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Re: Risk v. Charity (was: RE: Workers Paradise. /Political rant).

>On Mon, 16 Sep 1996 19:58:25 -0400, Black Unicorn <[email protected]> wrote:
>Remember the original purpose of social security.  A government fund which
>was self sustaining because it only gave out what was put in and gained by

Not quite.  You'll remember that SS was pitched to the masses as such
during the Great Depression, but its true purpose was to allow older
workers to quickly retire and make room for the largely unemployed men in
their prime, family raising, years.

>> A social safety net is simply a form of health and life
>> insurance. Statistical arbitrage if you will.
>Yes, but not for the reasons you would cite.  Social safety nets prevent
>rioting by the lower classes, revolution and general civil disorder
>because they appease the masses.  Indeed this is a form of health and life
>insureance for the middle and upper classes.

No doubt.  See my previous comment.

>> By spreading the risk you
>> minimize the cost. Yes, some people will take advantage of the system.
>> But like a virus, a robust system should be able to withstand this form
>> of attack.
>This is absolutely silly.  Speading the risk alone does nothing.  The cost
>for those who can pay is increased, and the cost for those who cannot pay
>is made 0 (it already was 0 incidently).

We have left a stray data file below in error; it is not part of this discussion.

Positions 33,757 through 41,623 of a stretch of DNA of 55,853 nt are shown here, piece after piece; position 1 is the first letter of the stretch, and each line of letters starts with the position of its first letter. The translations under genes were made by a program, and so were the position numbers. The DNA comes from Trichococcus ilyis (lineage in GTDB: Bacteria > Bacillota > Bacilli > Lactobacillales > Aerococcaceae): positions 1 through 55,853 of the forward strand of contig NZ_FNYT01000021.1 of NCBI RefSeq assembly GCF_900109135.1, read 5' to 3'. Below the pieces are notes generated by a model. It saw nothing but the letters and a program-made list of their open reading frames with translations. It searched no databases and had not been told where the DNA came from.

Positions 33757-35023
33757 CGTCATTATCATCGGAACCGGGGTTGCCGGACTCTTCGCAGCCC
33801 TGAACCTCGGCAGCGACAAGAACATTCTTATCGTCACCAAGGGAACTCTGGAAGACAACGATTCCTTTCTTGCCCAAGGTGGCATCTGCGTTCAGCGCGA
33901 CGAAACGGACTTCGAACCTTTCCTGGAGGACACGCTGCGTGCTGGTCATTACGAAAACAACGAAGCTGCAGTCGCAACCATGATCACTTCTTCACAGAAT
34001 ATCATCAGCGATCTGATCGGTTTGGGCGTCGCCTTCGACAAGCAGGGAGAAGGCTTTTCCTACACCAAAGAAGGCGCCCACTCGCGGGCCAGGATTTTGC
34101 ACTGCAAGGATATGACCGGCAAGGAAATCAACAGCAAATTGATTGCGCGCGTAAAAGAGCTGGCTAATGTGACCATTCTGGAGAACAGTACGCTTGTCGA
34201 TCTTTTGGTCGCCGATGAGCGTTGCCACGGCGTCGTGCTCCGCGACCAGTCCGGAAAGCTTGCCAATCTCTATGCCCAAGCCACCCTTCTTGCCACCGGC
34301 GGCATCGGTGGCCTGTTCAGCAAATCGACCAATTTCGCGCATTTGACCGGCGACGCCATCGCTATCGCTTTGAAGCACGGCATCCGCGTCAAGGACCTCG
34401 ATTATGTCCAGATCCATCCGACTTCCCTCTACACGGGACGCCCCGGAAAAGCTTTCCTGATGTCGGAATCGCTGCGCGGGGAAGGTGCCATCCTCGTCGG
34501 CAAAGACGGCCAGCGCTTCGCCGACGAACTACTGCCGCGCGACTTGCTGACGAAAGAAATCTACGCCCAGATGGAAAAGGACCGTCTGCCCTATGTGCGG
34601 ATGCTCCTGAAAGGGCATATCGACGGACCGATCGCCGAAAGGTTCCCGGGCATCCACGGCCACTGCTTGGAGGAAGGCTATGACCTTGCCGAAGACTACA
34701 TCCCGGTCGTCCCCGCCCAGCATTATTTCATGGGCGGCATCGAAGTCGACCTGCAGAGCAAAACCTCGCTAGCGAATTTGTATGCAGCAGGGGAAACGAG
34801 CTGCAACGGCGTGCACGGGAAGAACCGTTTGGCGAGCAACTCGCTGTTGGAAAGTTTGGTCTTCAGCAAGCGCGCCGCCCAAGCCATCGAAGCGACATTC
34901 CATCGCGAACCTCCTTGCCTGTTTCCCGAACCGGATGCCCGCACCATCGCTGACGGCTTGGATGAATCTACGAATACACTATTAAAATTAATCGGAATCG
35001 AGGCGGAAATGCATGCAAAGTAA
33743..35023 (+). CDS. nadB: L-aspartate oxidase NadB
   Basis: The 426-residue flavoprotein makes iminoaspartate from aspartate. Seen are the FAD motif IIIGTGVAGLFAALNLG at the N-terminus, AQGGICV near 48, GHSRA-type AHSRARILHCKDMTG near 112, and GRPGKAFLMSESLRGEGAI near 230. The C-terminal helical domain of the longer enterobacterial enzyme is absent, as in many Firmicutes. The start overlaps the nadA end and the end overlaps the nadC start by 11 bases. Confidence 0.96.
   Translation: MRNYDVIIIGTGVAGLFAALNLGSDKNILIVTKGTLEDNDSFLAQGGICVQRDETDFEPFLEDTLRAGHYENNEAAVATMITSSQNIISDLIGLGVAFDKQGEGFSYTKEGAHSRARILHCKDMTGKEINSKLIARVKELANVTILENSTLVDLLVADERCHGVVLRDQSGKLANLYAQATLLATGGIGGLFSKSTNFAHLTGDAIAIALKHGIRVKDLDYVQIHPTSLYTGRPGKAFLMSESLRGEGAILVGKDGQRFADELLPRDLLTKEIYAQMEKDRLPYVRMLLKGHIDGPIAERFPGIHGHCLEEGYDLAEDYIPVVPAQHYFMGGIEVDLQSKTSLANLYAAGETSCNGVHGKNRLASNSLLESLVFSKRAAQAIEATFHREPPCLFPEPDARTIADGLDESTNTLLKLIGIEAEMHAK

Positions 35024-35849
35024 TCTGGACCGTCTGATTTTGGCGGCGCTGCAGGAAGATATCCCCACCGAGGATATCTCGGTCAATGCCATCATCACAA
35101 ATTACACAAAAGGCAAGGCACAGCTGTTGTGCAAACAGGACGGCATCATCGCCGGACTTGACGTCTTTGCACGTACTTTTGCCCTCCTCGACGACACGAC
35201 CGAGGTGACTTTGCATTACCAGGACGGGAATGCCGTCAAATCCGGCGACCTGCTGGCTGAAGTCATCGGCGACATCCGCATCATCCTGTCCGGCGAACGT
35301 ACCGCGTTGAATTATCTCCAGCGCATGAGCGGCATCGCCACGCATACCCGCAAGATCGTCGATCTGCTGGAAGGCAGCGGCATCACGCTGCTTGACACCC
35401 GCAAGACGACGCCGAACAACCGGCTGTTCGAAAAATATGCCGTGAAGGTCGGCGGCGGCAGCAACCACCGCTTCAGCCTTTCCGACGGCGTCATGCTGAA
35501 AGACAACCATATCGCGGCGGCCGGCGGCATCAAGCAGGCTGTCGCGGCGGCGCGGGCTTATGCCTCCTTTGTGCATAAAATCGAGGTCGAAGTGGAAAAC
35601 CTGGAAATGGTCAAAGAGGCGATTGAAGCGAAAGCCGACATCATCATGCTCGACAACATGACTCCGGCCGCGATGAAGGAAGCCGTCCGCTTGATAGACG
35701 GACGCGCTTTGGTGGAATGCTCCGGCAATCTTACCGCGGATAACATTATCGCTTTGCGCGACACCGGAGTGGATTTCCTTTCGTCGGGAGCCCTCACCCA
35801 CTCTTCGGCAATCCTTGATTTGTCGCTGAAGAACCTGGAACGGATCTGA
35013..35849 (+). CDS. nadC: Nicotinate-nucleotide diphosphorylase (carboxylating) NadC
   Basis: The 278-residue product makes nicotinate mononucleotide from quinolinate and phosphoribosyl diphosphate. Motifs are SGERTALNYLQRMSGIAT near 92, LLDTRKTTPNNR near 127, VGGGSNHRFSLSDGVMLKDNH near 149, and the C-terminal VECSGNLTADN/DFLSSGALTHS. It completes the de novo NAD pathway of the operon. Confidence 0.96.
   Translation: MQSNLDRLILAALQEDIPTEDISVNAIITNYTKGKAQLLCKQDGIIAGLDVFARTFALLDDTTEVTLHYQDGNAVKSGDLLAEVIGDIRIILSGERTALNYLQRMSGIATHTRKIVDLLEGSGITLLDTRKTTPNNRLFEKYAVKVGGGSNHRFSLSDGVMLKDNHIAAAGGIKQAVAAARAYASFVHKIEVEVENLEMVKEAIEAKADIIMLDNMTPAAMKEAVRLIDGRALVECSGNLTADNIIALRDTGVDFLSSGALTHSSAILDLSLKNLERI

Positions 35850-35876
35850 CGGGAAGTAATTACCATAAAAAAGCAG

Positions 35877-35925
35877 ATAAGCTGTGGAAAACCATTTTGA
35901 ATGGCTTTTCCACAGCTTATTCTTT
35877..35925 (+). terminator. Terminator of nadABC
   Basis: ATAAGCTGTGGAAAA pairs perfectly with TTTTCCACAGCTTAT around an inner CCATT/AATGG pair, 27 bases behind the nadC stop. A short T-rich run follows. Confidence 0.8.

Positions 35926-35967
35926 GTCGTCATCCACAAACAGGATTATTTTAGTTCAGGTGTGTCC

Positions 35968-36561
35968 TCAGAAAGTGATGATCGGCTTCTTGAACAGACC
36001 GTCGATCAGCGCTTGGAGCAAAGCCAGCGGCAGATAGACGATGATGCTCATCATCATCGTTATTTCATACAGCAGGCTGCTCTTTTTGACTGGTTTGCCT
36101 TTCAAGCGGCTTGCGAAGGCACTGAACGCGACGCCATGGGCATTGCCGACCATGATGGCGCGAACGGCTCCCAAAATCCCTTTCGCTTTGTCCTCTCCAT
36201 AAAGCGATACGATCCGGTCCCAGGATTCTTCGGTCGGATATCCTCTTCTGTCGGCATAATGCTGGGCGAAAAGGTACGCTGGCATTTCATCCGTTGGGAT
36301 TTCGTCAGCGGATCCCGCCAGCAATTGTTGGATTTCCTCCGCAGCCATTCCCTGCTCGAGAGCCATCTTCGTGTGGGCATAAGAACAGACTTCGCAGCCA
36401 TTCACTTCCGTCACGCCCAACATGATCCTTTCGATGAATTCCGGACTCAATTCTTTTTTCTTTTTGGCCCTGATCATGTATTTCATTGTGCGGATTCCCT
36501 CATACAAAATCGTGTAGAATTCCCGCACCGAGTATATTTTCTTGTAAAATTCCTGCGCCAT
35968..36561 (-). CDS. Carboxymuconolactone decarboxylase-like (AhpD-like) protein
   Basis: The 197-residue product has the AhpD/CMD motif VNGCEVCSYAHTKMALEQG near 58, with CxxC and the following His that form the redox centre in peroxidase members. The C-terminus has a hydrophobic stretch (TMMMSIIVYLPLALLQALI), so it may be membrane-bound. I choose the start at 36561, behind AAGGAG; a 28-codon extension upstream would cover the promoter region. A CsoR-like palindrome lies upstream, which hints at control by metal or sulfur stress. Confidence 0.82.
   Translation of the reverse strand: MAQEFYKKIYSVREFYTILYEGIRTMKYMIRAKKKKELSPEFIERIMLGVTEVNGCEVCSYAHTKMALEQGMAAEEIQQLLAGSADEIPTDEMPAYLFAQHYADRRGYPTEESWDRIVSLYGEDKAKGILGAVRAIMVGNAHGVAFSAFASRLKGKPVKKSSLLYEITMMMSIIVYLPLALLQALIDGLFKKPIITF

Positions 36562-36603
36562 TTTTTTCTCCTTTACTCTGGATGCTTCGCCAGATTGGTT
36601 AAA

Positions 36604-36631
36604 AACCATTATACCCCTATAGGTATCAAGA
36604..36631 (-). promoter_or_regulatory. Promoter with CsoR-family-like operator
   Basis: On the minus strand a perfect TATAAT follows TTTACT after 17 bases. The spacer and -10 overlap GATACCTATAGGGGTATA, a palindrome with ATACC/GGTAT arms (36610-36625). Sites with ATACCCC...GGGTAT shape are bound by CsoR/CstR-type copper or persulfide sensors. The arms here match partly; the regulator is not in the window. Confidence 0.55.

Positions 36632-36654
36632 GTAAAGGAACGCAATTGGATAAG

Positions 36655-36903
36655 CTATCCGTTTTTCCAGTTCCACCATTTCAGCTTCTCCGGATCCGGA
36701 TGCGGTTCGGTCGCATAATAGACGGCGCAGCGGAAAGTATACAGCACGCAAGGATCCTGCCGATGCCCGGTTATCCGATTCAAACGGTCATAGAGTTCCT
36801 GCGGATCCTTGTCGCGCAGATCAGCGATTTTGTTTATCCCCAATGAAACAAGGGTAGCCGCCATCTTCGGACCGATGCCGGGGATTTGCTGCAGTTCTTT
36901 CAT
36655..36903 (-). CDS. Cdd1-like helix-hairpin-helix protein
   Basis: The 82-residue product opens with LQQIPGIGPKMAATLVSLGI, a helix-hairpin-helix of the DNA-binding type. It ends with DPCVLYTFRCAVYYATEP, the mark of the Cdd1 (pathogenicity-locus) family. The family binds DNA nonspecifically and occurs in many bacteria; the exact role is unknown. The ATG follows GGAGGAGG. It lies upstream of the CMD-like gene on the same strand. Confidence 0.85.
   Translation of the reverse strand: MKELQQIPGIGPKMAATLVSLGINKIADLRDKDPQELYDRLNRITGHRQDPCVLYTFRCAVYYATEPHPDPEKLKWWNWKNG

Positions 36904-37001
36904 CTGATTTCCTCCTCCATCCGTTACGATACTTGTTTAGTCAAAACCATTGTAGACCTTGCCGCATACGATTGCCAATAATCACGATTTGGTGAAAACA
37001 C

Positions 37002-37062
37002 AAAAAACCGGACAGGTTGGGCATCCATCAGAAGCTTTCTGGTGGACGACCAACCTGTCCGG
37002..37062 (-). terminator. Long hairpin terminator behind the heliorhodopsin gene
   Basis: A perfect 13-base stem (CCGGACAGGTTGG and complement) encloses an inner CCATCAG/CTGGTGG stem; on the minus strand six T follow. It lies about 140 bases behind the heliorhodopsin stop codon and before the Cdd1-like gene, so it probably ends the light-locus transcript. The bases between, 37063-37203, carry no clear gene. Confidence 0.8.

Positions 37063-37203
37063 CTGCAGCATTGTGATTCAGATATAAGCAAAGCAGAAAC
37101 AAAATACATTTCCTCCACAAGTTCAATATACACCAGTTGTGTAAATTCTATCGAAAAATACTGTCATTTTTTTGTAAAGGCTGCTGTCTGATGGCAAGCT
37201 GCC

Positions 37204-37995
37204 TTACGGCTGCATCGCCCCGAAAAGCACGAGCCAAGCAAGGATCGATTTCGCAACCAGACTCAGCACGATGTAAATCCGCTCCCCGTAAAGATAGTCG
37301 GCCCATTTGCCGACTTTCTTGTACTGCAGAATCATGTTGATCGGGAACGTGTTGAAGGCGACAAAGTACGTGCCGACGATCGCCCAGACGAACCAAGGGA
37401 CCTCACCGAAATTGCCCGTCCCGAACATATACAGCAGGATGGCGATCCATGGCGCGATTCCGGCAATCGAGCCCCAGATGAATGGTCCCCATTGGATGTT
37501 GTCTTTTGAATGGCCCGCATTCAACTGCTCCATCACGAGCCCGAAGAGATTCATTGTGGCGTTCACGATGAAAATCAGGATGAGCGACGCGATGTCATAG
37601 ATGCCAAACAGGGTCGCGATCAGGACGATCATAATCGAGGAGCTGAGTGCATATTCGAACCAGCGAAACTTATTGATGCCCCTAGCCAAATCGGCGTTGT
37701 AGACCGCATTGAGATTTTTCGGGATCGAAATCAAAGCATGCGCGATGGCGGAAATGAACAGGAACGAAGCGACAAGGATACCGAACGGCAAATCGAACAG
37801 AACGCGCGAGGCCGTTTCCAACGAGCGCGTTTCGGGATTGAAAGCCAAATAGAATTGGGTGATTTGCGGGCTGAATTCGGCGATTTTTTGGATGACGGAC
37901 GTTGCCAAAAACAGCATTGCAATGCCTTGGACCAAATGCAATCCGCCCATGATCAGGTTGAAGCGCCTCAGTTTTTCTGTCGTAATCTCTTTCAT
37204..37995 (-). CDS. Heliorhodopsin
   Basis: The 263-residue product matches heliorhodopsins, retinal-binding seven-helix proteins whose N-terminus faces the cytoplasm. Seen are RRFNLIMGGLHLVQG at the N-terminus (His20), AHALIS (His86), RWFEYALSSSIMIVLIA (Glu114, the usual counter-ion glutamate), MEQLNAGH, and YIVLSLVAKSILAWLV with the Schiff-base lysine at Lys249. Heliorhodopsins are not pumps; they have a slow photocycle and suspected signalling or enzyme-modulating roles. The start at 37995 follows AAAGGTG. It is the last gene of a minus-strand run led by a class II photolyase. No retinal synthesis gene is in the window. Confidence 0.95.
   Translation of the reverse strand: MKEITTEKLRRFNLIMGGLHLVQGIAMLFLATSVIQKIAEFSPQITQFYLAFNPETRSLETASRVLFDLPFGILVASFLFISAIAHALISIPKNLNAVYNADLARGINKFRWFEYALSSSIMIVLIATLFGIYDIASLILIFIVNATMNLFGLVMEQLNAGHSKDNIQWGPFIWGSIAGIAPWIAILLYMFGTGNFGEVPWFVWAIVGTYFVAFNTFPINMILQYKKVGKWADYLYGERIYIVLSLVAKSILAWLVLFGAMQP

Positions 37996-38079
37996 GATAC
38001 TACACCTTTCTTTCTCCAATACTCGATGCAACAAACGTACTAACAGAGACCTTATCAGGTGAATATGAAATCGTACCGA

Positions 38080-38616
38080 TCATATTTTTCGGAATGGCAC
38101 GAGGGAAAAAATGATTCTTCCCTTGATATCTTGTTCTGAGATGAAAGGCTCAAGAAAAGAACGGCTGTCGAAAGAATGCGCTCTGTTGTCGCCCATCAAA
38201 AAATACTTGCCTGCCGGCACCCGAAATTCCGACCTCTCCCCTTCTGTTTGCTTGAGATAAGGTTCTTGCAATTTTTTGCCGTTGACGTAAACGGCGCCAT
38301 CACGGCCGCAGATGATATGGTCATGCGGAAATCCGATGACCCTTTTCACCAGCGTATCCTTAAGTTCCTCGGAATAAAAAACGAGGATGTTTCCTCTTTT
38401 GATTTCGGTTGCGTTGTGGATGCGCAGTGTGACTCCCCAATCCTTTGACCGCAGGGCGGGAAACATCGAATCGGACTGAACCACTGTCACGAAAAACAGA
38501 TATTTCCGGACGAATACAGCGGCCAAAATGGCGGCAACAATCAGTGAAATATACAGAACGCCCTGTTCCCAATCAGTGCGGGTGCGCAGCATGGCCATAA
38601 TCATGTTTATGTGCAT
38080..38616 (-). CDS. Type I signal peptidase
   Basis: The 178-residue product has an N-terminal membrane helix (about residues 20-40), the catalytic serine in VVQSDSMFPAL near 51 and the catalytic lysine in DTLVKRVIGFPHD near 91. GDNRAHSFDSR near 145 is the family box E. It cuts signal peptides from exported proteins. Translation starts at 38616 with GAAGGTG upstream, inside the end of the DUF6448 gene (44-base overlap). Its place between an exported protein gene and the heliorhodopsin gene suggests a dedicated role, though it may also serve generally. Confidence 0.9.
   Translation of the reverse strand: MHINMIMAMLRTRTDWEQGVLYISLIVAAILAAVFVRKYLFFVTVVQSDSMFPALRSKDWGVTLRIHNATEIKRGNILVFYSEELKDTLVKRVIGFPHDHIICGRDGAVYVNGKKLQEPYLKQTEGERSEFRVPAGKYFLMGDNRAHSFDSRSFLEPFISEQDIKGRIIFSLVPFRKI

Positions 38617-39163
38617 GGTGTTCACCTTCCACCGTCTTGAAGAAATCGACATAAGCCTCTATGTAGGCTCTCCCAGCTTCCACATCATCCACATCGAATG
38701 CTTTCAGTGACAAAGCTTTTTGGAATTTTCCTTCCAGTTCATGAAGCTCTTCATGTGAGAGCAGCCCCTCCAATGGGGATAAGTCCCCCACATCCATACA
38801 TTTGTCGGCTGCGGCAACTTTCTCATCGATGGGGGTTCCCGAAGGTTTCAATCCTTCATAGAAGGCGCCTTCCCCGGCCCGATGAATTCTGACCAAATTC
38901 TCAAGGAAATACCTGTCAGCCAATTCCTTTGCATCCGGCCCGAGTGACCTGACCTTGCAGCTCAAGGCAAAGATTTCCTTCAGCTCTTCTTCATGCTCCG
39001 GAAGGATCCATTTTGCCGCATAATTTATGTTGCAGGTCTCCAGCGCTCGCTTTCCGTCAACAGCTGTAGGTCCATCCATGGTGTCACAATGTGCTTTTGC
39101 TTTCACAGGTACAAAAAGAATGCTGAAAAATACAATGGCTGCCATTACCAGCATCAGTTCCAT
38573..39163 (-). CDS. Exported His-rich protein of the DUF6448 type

>It is also the reason the taxpayers (and not the savings and loan
>community at large) were forced to bail out the failed financial
>institutions.  Namely, because premiums were not tied to risk.  The FDIC,
>as of last year in any event, charges a flat rate fee for all financial
>institutions.  This is independent of any risk analysis of their
>investments.  i.e., a financial institution that invests in trailor parks
>in Arkansas pays the same premiums for federal deposit insurance as a
>institution that invests in government issued debt instruments.  (There is
>some ceiling for risk, but not a graduated system below the ceiling).
>The result was (is) an incentive to risky investments.  If you are a
>financial institution and I tell you "I will charge you $1.00 to insure
>$1000.00 of low risk and low profit investments, but I will charge you a
>while $1.00 to insure $1000.00 of extremely risky but highly
>profitable option and currency investments" which one are you going to
>choose?  (Hint, you're an idiot if you pick option #1).
>The reason the insurance fund was depleted is because there was no risk
>balancing built into the system.  The premiums did not cover the losses.
>They would have if they were risk adjusted.

Next major recession: Here we go again.

>Spreading the risk, by itself, does NOT reduce cost.  You must properly
>PRICE risk.
>This is the distinction between insurance and welfare.

Right on!

>Welfare merely hands out money for those who have not bothered or cannot
>afford insurance.  The result is an INCREASE in cost (taxes) to those who
>are coughing up the cash so that they may support.

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